My American Centuryby Studs Terkel, Robert Coles (Foreword by)
Born in 1912, Studs Terkel has witnessed the 20th century firsthand, commenting the entire way. For more than 30 years, millions of Americans have been moved by Terkel's oral histories, and in My American Century, he maintains the style that has made him an American icon. The Pulitzer Prize-winning author has now collected/i>/i>
Born in 1912, Studs Terkel has witnessed the 20th century firsthand, commenting the entire way. For more than 30 years, millions of Americans have been moved by Terkel's oral histories, and in My American Century, he maintains the style that has made him an American icon. The Pulitzer Prize-winning author has now collected interviews with "ordinary" Americans to put together a compilation of his best work.
With a forward by noted American historian Robert Coles, in which Coles places Terkel in the context of his times, the book is divided into three segments. Part 1, entitled "The Dream," examines Americans and their pursuit of dreams, some lost and some found. In this section, Terkel gives a broad perspective of American ideologies as he interviews, among others, a Native American teacher, a Horatio Alger Award-winning businessman, an ex-Klansman, and the former director of the Immigration and Naturalization Services. They each give a perspective on the American dream and whether it can be attained. Various everyday Americans -- including a hustler, a gangster, and a farmer -- also comment on the Great Depression; others give their views on the history of World War II.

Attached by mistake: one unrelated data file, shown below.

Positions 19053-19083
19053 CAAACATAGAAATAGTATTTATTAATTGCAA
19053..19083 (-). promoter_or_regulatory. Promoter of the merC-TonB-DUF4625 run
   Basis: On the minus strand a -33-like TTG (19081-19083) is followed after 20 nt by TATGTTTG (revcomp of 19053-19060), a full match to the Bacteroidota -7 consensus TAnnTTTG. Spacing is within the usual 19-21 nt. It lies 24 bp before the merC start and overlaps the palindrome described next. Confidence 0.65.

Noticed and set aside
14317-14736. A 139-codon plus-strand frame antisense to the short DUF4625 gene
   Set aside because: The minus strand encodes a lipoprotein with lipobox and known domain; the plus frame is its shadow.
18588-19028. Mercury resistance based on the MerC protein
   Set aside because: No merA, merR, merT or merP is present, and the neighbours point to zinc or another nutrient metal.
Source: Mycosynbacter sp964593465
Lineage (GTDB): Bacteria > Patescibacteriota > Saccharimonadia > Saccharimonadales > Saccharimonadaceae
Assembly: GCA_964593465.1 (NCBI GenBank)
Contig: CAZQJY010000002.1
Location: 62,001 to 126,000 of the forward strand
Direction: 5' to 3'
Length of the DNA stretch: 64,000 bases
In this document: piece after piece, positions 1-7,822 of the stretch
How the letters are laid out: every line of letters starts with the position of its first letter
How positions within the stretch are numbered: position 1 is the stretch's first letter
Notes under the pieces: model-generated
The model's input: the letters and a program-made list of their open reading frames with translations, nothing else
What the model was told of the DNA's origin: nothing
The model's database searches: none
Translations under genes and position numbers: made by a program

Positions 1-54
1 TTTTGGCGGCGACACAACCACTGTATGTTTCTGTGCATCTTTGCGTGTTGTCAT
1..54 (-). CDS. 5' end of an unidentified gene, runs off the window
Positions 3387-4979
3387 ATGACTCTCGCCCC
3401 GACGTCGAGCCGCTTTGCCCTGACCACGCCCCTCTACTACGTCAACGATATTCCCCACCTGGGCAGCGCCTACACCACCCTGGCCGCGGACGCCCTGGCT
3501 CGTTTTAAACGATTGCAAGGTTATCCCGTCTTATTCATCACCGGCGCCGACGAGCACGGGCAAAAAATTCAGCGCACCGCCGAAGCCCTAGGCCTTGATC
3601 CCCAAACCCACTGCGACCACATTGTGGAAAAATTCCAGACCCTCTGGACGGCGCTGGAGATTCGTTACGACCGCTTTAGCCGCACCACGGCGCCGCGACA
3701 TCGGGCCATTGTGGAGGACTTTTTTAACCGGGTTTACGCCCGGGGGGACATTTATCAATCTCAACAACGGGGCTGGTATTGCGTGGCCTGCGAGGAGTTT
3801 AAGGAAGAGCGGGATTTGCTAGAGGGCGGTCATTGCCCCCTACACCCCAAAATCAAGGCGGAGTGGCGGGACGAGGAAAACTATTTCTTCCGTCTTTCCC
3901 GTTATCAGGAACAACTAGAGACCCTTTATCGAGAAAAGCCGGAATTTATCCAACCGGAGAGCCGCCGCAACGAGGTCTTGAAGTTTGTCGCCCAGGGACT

The second section focuses on a few Americans, but this time they comment on the American city. Terkel includes interviews with a cabbie, a neighborhood crusader, a con man, and a landlady, to name just a few. The interviews then take a different perspective as they focus on working in the city. A waitress, an auto worker, a professional hockey player, and others express their views.
The third and final section of My American Century is entitled "The Divide." Here Terkel examines the prevalent divisions of American society. He uses the views of a farmer, a trader, a teamster, and others to look at the great divide that exists in American culture, and again to explore the American dream. Terkel then focuses on race divisions, interviewing a white mother of six, an African American, and a man of mixed race. The book concludes with the story of America and a few who have lived it, as he interviews a CEO, a writer, an artist, and an environmentalist.
Through these interviews, Studs Terkel paints an intimate portrait of modern America. The wide range of voices provide a panoramic chronicle of the American experience, from the 1920s on. Terkel has delighted readers with his past works, and with this new book he again proves why he is an American icon.
As in his last book, The Coming of Age, it is the lack of a sense of history, of a sense of the immemorial resilience (and frequent contrariness) of the human spirit, that most troubles Terkel about our current times; and as always his work, while utterly realistic, is an antidote to despair. This collection, arranged chronologically by the periods the books covered, not by the dates of their original publication, is the best possible introduction to his splendid body of work.
- New Press, The
- Publication date:
- Product dimensions:
- 5.69(w) x 8.97(h) x 1.50(d)
Meet the Author
- Date of Birth:
- May 16, 1912
- Date of Death:
- October 31, 2008
- Place of Birth:
- New York, NY
- Place of Death:
- Chicago, IL
- J.D., University of Chicago, 1934
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